Anthea C. Stratigos has been a friend of mine for many years. She is the CEO of Outsell, Inc. and the author of Magic in the Mundane: Making Life’s Ordinary Extraordinary.
Whenever I have been in a meeting with Anthea, I am struck by her ability to listen, to synthesize, and to bring out the best in any group. After reading her book, which is full of her wisdom, I reached out to her so that I could share some of her counsel with you.
Most people don’t have an attitude to find magic in the mundane. How do you cultivate it?
It’s about turning negative into positive and finding the glass half full. It’s born in gratitude and finding good things however and whenever we can. It’s easy to be negative in this world with media strife, bickering on social media, agita in so many places. How we do life is a choice, and there’s alchemy in choices. That’s where the magic lies. We make hundreds of choices a day, often unconsciously. Cultivating our choices is how we cultivate magic.
You’ve done what many hope to do at work and at home. Talk to the young, aspiring entrepreneur who is balancing a new business venture with a family. What do you say to that individual?
Be patient, follow your heart, take risks, and make a difference in this world. Leave your legacy and don’t squander the time you have here to leave the world a better place. Make sure you have fun along the way, live joy, and take care of yourself and those you love. And if something doesn’t feel right, stop doing it; listen to your inner compass.
You have a variety of practices – health, meditation, writing, gratitude, on an on. What practices have had the most meaningful impact on your life?
Writing, journaling, and walking have always been very meditative for me and relaxing. I’ve also been really consistent about taking care of myself with a monthly massage, facial, mani/pedi. During Covid with so much shut down, I’ll give myself a facial or mani at home. It sounds fluffy but self-care is like putting on the airline mask. You have to take care of yourself to take care of others. I have to say sitting down to dinner every night with my family was one of our most important rituals. It kept us connected. Having coffee with my husband every morning, similarly, does the same.
You work with leaders in very different businesses; your career has given you a unique perspective; you’ve seen leaders on top, and those struggling. What does Anthea say makes a great leader?
They hire great people, create the forum for clear direction, are respectful and focus on the team, clients and outcomes. The best leaders I’ve seen know when to push and when to pull. I’ve seen some leaders who leave their team rudderless. Others who are too controlling. The best leaders I’ve seen know what they’re good at – some are operating leaders, some turn-around, some growth-oriented leaders. Knowing the circumstances that best suit them and vice versa is a sign of a great leader because they are self-aware.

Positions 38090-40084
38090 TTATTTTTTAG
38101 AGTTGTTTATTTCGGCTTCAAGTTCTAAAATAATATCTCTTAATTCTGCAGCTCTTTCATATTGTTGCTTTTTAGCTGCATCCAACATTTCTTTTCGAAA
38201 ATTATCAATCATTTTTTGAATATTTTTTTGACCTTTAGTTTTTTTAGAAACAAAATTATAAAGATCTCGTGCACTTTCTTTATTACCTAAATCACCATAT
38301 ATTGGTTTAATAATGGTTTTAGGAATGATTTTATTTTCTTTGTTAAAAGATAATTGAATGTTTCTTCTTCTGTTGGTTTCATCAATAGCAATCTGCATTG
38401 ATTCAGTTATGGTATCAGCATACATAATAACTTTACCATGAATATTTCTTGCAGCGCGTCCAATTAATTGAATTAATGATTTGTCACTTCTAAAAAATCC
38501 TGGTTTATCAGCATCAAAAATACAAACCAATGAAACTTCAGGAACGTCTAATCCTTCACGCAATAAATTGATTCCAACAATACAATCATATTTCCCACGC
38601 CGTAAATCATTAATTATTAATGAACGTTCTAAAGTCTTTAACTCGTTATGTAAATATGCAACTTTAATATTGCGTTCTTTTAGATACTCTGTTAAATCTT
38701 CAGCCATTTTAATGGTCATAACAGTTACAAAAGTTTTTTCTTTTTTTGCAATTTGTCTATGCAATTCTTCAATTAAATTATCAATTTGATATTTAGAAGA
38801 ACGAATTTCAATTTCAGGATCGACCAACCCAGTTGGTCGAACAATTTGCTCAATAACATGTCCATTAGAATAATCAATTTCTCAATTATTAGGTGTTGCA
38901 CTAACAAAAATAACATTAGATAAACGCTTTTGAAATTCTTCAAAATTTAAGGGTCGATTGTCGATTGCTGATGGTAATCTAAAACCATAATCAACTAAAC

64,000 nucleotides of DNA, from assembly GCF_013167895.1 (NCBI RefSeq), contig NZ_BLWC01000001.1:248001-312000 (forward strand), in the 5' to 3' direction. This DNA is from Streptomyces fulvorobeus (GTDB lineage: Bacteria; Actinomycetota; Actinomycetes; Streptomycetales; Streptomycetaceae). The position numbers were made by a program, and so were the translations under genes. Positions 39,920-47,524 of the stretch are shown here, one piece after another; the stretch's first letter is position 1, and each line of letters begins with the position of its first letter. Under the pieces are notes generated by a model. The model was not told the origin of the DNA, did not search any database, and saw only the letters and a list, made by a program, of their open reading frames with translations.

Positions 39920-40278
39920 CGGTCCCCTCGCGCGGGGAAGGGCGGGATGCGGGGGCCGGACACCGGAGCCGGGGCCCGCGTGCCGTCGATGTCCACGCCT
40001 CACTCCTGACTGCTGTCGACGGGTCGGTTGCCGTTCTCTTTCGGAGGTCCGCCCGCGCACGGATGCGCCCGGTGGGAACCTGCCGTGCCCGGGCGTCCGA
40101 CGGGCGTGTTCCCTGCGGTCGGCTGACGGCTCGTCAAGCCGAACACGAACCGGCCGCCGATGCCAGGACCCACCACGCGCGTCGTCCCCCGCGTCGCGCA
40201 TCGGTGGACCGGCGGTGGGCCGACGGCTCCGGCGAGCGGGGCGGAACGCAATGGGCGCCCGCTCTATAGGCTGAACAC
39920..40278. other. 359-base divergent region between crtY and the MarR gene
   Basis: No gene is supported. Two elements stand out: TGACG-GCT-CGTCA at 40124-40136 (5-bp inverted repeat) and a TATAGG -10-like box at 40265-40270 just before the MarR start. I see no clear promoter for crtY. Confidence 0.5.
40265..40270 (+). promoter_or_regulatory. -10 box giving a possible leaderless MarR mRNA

As I read your book, I saw it as a daily journal and challenge to myself. I would find myself practicing anything from screaming loud to picking weeds. Have others commented about reading it in a journal-like way?
Yes, I’ve had many people tell me they read different parts of the book each day, and they like the ability to use the Miracle Musings portion of the book to reflect and journal in their own way. Others say they hear my voice and feel like we’re sitting across from each other having a conversation.
The book is meant to be opened at any time, and the right chapter will find you. But if you choose to read it front to back that works, too. Life’s magic happens every day, and in no particular order, so I also hope people will visit the website and share their own stories. My stories are just the beginning; we are all finding our own magic in the mundane every day.
I have earmarked many of the chapters, and written names in the margins of folks I want to share something with. I’m sure the chapters are like your children, but what are your top three chapters?
When I saw this question, I went back through the book and found I had a hard time choosing. I love Pick Weeds and Sit in Every Chair because they take us through everyday places. I also love Trust Right Time, Get Dressed, and Make Requests. Eat Well is a favorite too.
You have so much advice and a lifetime of wisdom packed into this book. Tell us more about your process of writing it.
I would write in spurts. You could say it was a work in process for years, starting with that memo Thriving Tips that went to our team in early 2000s. When I turned 50, I committed to turning it into a book and told a woman’s group I’d joined that I was working on it. We met each year in Telluride. But between work and family the writing would follow in fits and starts, sometimes sitting down and getting a lot written weeks at a time. Sometimes going through a creative drought, like when my brother was so sick. It was hard to mix left and right brain during a time that felt like survival.
When that women’s group had its 10th anniversary trip in September 2019, I vowed I wasn’t going to that annual getaway with the book not done. I finished it in March 2019, five months prior to our fall anniversary. Accountability can be a great motivator!
It wasn’t until I finished the manuscript that I thought about my grandson, Grant, illustrating the book for me. His oils and other art are out of this world, and I thought it would be awesome if he’d take the project on. He was 10 at the time and spent last summer doing the drawings. It was an awesome collaboration.
For more information, see Magic in the Mundane: Making Life’s Ordinary Extraordinary.
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Photo Credit: Amos Bechtold